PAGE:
Posted on Friday, March 3rd, 2017 by Blake Harris
What ever happened to the little brother from Surf Ninjas? Is he still acting? Still surfing? Still using martial arts to make the world a safer place? I sat down with Nic Cowan, who played little brother Adam in Surf Ninjas, to find out…
Synopsis: When surf-lovin’ brothers Adam (Nic Cowan) and Johnny (Ernie Reyes Jr.) discover that they are actually long-lost princes from a small China Sea Island, they set out on a combat-filled adventure to save their birthplace from an power-hungry tyrant.
Tagline: Surf’s up! Time to save the world!
Yesterday, Howl launched a new podcast called How Did This Get Made: Origin Stories, where listeners can go behind-the-scenes to learn about the making of cult films like Surf Ninjas. How Did This Get Made: Origin Stories will be exclusively available on Howl (discount code “Bonkers” gets one month free), starting with these six Surf-Ninja-themed episodes:
- Dan Gordon: Surf Ninjas scribe Dan Gordon talks about breaking into the business, getting blackballed by Hollywood and the unique horror of slowly discovering that his directorial debut was actually a meant-to-fail, money-laundering scheme for the mob.
- Dan Gordon II: In Part II, Dan talks about how Passenger 57 taught him to always bet on black, how Wyatt Earp spawned a vengeful copycat and how after years of struggle, all it took to get The Hurricane made was a three-word realization.
- Dan Gordon III: In Part III, Dan reveals what his misadventures with the mob taught him about who really killed JFK.
- Yoni Gordon: Dan’s son Yoni who laughs his way to an all-star cameo in Surf Ninjas, shares behind-the-scenes scoops and talks about the endearing quirks of Rob Schneider.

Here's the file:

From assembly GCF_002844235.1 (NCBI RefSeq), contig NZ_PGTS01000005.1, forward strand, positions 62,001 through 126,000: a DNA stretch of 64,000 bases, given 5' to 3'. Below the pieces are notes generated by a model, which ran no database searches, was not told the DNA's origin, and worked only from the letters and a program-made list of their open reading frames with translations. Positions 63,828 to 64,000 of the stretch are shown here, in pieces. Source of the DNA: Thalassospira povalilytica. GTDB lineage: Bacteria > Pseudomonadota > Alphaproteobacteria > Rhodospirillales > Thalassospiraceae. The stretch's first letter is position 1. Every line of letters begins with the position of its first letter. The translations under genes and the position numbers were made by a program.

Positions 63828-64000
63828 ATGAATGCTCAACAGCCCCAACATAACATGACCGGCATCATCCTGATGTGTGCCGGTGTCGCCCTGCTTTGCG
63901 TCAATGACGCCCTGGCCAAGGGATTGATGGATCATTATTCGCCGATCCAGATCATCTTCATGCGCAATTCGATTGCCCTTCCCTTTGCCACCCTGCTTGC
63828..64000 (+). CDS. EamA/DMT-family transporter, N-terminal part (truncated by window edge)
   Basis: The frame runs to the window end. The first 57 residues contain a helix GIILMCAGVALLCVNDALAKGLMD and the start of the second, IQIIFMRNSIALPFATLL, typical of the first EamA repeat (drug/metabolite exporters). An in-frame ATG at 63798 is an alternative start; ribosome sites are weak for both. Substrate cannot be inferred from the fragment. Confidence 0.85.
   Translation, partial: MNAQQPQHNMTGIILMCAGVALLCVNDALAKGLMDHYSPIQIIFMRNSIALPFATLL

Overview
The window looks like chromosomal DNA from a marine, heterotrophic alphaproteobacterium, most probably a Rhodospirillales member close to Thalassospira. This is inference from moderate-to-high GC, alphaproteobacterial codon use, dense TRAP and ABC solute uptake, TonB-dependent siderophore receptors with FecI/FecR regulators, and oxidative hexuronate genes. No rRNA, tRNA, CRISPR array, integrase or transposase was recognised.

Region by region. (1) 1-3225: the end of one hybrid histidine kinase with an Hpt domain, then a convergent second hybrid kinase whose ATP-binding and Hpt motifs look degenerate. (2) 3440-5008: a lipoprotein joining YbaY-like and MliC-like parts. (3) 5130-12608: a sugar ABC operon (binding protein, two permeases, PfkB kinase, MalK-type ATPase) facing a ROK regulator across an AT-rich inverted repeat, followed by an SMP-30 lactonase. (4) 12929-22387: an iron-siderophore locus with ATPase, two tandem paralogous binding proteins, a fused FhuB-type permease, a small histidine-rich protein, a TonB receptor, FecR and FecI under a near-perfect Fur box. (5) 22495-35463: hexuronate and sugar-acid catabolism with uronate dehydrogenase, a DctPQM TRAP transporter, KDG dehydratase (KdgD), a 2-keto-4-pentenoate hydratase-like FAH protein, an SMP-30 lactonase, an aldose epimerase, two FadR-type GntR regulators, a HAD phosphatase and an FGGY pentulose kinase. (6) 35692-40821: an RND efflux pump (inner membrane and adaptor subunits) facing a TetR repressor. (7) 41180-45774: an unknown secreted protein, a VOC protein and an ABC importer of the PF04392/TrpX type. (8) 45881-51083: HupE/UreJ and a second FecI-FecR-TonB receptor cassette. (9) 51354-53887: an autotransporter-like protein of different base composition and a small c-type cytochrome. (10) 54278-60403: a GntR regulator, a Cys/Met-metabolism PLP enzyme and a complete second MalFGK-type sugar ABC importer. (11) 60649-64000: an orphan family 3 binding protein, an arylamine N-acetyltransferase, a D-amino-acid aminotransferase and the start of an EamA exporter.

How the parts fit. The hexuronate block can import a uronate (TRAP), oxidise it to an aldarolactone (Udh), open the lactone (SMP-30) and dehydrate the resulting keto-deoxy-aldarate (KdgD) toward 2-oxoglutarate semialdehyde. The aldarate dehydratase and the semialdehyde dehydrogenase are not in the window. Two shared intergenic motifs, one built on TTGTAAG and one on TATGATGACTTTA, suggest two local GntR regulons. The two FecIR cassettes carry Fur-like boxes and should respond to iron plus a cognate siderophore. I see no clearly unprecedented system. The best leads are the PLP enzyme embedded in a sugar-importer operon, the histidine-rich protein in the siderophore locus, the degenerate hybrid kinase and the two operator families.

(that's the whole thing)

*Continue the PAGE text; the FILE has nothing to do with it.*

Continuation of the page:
- Nic Cowan: Actor Nic Cowan, who plays little brother Adam in Surf Ninjas, talks about the odd life of being a child actor, his strange bond with Tone Loc and whether or not he’d be willing to pick up the proverbial surfboard if he were called upon to reprise his role for a Surf Ninjassequel role.
- Ernie Reyes, Jr.: Actor Ernie Reyes Jr., who stars as Johnny in Surf Ninjas, talks about his background in martial arts, scoring a breakout role in Teenage Mutant Ninja Turtles II and the strangely powerful legacy of a little film called Surf Ninjas…
Today, it’s my pleasure to share an interview with Nic Cowan, who co-starred in the movie as one of the aforementioned (and incorrigible) surf ninjas.
It’s been a few years since Nic last acted, so in addition to talking about his breakout role in Surf Ninjas and what it was like to film his first movie in Thailand, we also discussed the ups and downs of Hollywood and the unusual life of being a child actor.
Below is a copy of our conversation…
Blake J. Harris: Hey Nic?
Nic Cowan: Yes.
Blake J. Harris: Hey, it’s Blake Harris. How are you?
Nic Cowan: Hey, Blake. It is good. How are you?
Blake J. Harris: I’m good. Are you still at work?
Nic Cowan: Nah, I’m free as a bird.
Blake J. Harris: Excellent. So what do you do these days? Where is work?